Video Games in Education: Opportunities for Learning Beyond Research Claims and Advertising Hype

Video Games in Education: Opportunities for Learning Beyond Research Claims and Advertising Hype

P.G. Schrader (University of Nevada, Las Vegas, USA), Kimberly A. Lawless (University of Illinois, Chicago, USA) and Hasan Deniz (University of Nevada, Las Vegas, USA)
DOI: 10.4018/978-1-61520-781-7.ch020
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Abstract

There has been an abundance of writing about video games1 in education. Characteristic of a young field, much of this work is theoretical and not necessarily based on data (de Freitas, 2006). Classroom integration strategies rely on researchers’ arguments, anecdotal evidence, and teachers’ pragmatism. Unfortunately, video games are often created for profit and to entertain, leaving many additional issues to consider (i.e., marketing, effectiveness, etc.). Researchers’ arguments combined with video games’ widespread popularity and potentially spurious advertising may leave teachers confused or misinformed. To exemplify this issue, this chapter contrasts the salient properties of a commercial game (Spore), an immersive context with game-like features (Quest Atlantis), and a pedagogically based immersive context (GlobalEd 2). Specifically, the authors describe the educational and technological affordances of three contexts, the limitations associated with each, and the necessary yet pragmatic steps involved in their classroom use.
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Introduction

Video games have become both a national and international phenomenon. In the United States, nearly all students (97%) report that they play some form of electronic game (i.e., computer, web, portable, or console; Pew Internet and American Life Project, 2008). By virtue of this popularity, games given rise to new industries including professional gaming, sale of digital resources, and game-for-pay industries in Europe, North America and even Asia (Bailey, 2006; Dibbel, 2007; Jiminez, 2007). Sales figures reached $21.3 billion in 2008 (Ault, 2009) and continue to show strong signs of growth, even in an economic recession (Pham, 2009). The commercial appeal and success of video games is often used as part of an argument promoting the use of video games as learning tools.

However, industry professionals are commonly interested in creating entertaining games that provide a significant and often sustainable source of revenue (e.g., subscription models). By contrast, educators and researchers are committed to understanding and leveraging the educational attributes of games. These two goals are not always aligned. Researchers espouse the educative properties of games (e.g., Gee, 2003; Schrader & McCreery, 2007; Squire, 2006; Steinkuehler, 2006; Young, Schrader, & Zheng, 2006). However, developers do not necessarily leverage the current knowledge base when creating games even though researchers’ arguments are abundant, convincing, and pervasive.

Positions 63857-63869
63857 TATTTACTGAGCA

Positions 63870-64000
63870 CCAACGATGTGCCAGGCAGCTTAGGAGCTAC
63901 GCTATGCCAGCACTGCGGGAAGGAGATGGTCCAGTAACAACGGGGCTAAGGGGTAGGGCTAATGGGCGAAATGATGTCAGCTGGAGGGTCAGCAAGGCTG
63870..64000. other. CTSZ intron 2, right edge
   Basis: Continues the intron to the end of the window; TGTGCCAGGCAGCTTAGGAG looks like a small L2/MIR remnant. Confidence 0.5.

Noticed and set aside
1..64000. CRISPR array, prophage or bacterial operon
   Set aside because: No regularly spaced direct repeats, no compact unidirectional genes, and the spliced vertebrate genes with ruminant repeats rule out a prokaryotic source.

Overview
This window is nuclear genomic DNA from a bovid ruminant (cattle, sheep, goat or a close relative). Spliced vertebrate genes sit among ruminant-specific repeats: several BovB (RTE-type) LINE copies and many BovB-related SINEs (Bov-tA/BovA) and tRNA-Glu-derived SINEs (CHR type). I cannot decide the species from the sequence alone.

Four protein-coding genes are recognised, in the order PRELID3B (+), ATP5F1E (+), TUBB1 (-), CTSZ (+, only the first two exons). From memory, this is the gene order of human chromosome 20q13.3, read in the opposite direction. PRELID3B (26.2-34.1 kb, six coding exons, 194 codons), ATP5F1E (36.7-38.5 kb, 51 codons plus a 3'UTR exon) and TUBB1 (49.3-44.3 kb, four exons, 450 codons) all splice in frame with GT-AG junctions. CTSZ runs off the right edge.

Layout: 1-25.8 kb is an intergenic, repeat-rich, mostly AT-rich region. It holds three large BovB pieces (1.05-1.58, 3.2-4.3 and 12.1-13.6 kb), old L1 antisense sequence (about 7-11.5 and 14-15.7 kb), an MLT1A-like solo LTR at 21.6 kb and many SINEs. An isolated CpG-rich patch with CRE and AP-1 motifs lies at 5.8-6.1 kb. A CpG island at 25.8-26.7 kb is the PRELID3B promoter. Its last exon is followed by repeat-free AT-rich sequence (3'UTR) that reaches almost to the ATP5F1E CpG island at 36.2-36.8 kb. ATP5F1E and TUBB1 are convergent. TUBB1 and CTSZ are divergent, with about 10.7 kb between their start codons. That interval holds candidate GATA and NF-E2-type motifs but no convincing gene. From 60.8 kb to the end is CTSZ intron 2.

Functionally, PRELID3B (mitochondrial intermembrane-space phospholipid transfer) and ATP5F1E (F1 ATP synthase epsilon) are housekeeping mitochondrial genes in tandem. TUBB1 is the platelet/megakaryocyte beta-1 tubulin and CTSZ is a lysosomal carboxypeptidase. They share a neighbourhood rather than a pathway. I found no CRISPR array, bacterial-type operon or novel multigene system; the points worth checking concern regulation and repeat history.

The popularity of games combined with the many arguments associated with their use in classrooms may have unfortunate outcomes. For example, these “experts” in the field may persuade teachers to adopt games-based learning tools without due and careful consideration. Other, more skeptical educators may remain unsure about the effectiveness of games as learning tools. Regardless, there is little information about effective strategies or approaches to utilizing games in classrooms. Without empirical guidance, these emphatic claims about video games in education and the associated decisions to bring them into classes may be premature.

As is common in new fields, there are few studies to guide educators. The studies that exist document a wide array of helpful outcomes, including positive influence on motivation and reinforcement (Malouf, 1987; Millar & Navarick, 1984), spatial ability (Greenfield, Brannon, & Lohr, 1994; Subrahmanyam & Greenfield, 1994) and the development of complex motor skills (Day, Arthur, & Gettman, 2001; Mane, Adams, & Donchin, 1989). Moreover, several authors have postulated that games can also further skills in terms of communication (Steinkuehler, 2004; Squire, 2003), collaboration (Schrader & McCreery, 2007; Squire, 2006), and problem solving (Gee, 2003; Young et al., 2006).

However, it is clear that researchers must continue to examine video games as learning tools. Unfortunately, the development of new technology frequently outpaces academic understanding of those tools in education. In extreme cases, games designed and promoted around content may lead to undesired consequences. For example, Spore is a game designed around the concept of evolution, but play is likely to reinforce misconceptions, rather than promote scientific understanding (Bean, Sinatra, & Schrader, 2009). Given that there is a large market for all video games, developers may rush to create educational titles so they may attempt to capitalize on market trends. As a result, arguments in the literature extolling the virtues of games may not align with the affordances present in contemporary video games.

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